Finally, in 2011, this questionable burden shift was quietly abandoned, when CAAF ruled that the appellant does in fact bear the burden of showing prejudice in a plain error case involving constitutional rights. United States v. Girouard, 70 M.J. 5, 11 (C.A.A.F. 2011) (constitutional rights to notice and to not be convicted of an uncharged offense). Humphries continues this tradition of quietly abandoning the burden shift announced in Powell, without expressly overruling it, by stating in a footnote:

To be clear, it is Appellee’s burden to prove material prejudice to a substantial right, see Girouard, 70 M.J. at 11…

Humphries, slip op. at 21, N.10 (emphasis added).

The problems with the Powell burden shift are both real and familiar:

Under a plain–error analysis, appellant has the initial burden of persuasion. He must show that there was an error, that it was plain or obvious, and that it materially prejudiced a substantial right. Only if appellant meets that burden of persuasion does the burden shift to the Government to show that the error was not prejudicial. If the plain error is constitutional error, the Government must convince us beyond a reasonable doubt that the error was not prejudicial.

United States v. Carpenter, 51 M.J. 393, 393 (C.A.A.F.  1999) (citing United States v. Powell, 49 MJ 460, 464–65 (C.A.A.F. 1998)). First the appellant proves material prejudice, then the Government disproves it beyond a reasonable doubt; it’s the legal impossibility we’ve been missing.

The point being that even errors of constitutional dimension may be forfeited by failure to object at trial, there is only one test for plain error, and it is the Appellant’s burden to show prejudice. See, for example, United States v. Marcus, 130 S.Ct. 2159 (2010) (finding the Second Circuit’s plain-error analysis of prejudice inconsistent with the Court’s jurisprudence in a case involving a conduct that occured before the effective date of the criminalizing statute). See also Nguyen v. United States, 539 U.S. 69, 89 (2003) (Rehnquist, C.J. dissenting) (“Petitioners’ second constitutional claim, like their statutory one, is subject to plain-error review.”). While Chief Judge Baker returns to this topic only once in this opinion (“Keeping in mind that Appellant bore the burden to show prejudice in the absence of an objection at trial and in the context of a nonconstitutional error…” Slip op. at 9), it’s hard to imagine that the Chief Judge uses the word “nonconstitutional” superfluously. So, where I previously saw a possibility that CAAF would embrace a stricter form of plain-error analysis, I now see the makings of an unexplained drift back to a more permissive review.

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In addition to Halpin, CAAF has also released two other opinions.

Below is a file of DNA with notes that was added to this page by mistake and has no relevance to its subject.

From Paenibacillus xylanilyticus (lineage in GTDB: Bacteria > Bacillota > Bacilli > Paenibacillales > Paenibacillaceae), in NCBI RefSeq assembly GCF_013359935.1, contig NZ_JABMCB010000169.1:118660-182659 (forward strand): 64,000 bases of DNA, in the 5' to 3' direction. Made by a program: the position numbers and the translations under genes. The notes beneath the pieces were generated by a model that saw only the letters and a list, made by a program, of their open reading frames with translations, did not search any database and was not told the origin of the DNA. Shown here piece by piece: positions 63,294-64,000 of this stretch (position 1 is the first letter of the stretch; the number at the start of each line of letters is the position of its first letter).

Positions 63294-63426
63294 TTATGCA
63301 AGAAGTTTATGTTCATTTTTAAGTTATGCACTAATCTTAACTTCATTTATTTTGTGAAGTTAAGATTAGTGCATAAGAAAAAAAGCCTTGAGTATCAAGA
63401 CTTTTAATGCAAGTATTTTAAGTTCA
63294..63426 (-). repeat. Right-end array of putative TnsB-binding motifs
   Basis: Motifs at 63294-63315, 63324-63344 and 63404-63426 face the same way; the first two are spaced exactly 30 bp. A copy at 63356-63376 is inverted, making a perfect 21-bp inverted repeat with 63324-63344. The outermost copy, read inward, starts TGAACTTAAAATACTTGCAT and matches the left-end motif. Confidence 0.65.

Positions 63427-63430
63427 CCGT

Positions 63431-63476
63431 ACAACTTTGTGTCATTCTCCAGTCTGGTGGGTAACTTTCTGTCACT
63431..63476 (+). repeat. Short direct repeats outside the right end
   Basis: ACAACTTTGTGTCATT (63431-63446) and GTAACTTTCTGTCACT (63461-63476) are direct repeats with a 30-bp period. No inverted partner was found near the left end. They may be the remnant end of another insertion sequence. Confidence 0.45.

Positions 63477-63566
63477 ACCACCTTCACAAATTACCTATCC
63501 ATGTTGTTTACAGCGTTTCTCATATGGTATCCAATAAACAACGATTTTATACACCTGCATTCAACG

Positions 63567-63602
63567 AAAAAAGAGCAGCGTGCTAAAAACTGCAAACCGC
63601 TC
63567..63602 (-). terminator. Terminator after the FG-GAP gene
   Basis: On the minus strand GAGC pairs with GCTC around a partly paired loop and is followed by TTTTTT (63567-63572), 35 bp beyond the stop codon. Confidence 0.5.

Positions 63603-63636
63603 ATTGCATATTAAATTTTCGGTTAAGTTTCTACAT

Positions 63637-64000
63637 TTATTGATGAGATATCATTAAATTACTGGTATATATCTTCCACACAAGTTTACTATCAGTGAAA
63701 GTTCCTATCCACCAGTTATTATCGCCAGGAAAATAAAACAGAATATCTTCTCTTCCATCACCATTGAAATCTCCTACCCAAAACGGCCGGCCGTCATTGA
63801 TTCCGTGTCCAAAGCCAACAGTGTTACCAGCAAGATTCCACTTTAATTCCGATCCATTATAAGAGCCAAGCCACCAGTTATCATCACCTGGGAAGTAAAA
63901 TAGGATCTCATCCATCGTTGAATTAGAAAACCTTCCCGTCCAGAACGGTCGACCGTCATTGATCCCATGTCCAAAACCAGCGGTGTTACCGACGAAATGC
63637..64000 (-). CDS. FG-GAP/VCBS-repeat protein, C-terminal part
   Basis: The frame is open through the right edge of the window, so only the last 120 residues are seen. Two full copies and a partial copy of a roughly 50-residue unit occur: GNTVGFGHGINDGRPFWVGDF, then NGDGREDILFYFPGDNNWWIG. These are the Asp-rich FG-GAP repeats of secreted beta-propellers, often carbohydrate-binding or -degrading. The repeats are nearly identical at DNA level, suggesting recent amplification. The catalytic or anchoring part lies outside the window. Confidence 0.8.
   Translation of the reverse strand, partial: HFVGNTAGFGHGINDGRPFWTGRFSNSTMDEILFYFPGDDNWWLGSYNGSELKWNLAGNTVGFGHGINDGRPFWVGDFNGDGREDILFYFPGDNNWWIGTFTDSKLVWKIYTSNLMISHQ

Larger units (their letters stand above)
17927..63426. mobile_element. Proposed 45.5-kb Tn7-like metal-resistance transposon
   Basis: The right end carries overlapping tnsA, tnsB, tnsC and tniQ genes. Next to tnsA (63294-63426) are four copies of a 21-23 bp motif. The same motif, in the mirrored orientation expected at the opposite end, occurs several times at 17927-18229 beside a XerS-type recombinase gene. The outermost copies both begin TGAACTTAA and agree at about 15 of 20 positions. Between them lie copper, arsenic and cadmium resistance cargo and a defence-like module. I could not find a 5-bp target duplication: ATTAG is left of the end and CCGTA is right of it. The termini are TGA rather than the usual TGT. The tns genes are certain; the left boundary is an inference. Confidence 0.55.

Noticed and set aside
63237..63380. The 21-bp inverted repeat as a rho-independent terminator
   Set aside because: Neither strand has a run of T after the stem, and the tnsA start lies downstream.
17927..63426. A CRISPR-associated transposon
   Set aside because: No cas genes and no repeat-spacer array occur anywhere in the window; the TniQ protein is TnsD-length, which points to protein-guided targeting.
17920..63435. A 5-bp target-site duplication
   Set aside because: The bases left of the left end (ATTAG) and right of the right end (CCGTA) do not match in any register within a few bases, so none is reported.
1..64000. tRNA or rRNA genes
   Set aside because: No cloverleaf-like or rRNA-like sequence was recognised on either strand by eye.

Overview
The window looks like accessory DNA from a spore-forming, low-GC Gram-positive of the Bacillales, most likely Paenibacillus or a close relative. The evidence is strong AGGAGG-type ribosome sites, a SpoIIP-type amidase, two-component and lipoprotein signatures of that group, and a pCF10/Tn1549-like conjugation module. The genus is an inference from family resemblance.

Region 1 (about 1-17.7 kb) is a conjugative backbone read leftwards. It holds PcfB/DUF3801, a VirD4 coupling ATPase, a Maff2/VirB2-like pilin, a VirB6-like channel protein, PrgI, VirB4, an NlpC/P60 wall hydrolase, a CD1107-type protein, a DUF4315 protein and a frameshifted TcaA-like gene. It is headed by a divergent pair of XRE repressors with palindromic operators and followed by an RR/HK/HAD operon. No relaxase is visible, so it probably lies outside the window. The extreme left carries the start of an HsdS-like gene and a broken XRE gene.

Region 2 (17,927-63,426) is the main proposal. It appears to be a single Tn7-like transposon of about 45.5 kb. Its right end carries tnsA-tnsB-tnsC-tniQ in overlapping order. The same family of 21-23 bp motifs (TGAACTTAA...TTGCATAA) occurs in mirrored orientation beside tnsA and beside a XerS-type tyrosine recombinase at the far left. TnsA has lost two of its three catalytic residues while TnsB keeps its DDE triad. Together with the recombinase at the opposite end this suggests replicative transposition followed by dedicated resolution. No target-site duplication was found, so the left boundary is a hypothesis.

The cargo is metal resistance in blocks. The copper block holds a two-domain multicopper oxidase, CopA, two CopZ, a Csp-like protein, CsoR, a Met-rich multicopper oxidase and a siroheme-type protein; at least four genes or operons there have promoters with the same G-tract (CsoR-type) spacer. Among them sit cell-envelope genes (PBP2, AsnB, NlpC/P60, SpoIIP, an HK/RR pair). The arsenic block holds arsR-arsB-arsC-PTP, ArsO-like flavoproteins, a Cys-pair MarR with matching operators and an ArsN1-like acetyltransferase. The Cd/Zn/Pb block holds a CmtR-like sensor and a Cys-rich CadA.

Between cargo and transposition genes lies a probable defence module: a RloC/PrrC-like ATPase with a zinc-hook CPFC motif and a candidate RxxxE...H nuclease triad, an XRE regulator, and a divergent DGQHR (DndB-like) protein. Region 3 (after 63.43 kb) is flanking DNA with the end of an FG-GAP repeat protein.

In Clifton, BAKER, C.J., delivered the opinion of the Court, in which RYAN, J., and EFFRON, S.J., joined. ERDMANN, J., filed a separate opinion concurring in part and in the result. STUCKY, J., filed a separate opinion concurring in the result.

On Appellant’s petition, we granted review of the following issue:

WHETHER THE ARMY COURT OF CRIMINAL APPEALS ERRED WHEN IT DETERMINED THE MILITARY JUDGE COMMITTED ERROR BY DENYING A PANEL MEMBER’S REQUEST TO CALL ADDITIONAL WITNESSES FOR QUESTIONING, BUT FOUND THE ERROR TO BE HARMLESS.For the reasons set forth below, and assuming forfeiture rather than waiver, we conclude that the military judge erred, but that the error was not prejudicial.

In Capel, BAKER, C.J., delivered the opinion of the Court, in which ERDMANN and RYAN, JJ., and COX, S.J., joined. STUCKY, J., filed a separate opinion concurring in part and dissenting in part.  This audio is here.  Read this case in conjunction with United States v. Spicer.

We also specified the following issue:

II. WHETHER THE EVIDENCE IS LEGALLY SUFFICIENT TO SUSTAIN APPELLANT’S CONVICTION FOR MAKING A FALSE OFFICIAL STATEMENT, ARTICLE 107, UCMJ, UNDER THIS COURT’S DECISION IN UNITED STATES v. TEFFEAU, 58 M.J. 62 (C.A.A.F. 2002), AND UNITED STATES v. DAY, 66 M.J. 172 (C.A.A.F. 2008).

Our discussion of this case focuses on the specified issue. We conclude that the statements at issue here are not official for the purposes of Article 107, UCMJ.

U.S. v. Clifton 12-0486/AR (PDF) Feb 14, 2013 xx MJ xxx
U.S. v. Capel 12-0320/AF (PDF) Feb 14, 2013 xx MJ xxx

The audio for the last three oral arguments of the calendar year is posted on CAAF’s website at the following links:

United States v. Bowersox, No. 12-0398/AR

United States v. Clifton, No. 12-0486/AR

United States v. Tunstall, No. 12-0516/AF

In The Hazard of Humphries, I wrote extensively about CAAF’s decade-and-a-half-long struggle to adopt the Supreme Court’s test for plain error, which is error that may be remedied on appeal despite being forfeited by the failure to make a timely objection at trial (as opposed to an error that is preserved by a timely objection, or error that is waived by an intentional relinquishment at trial).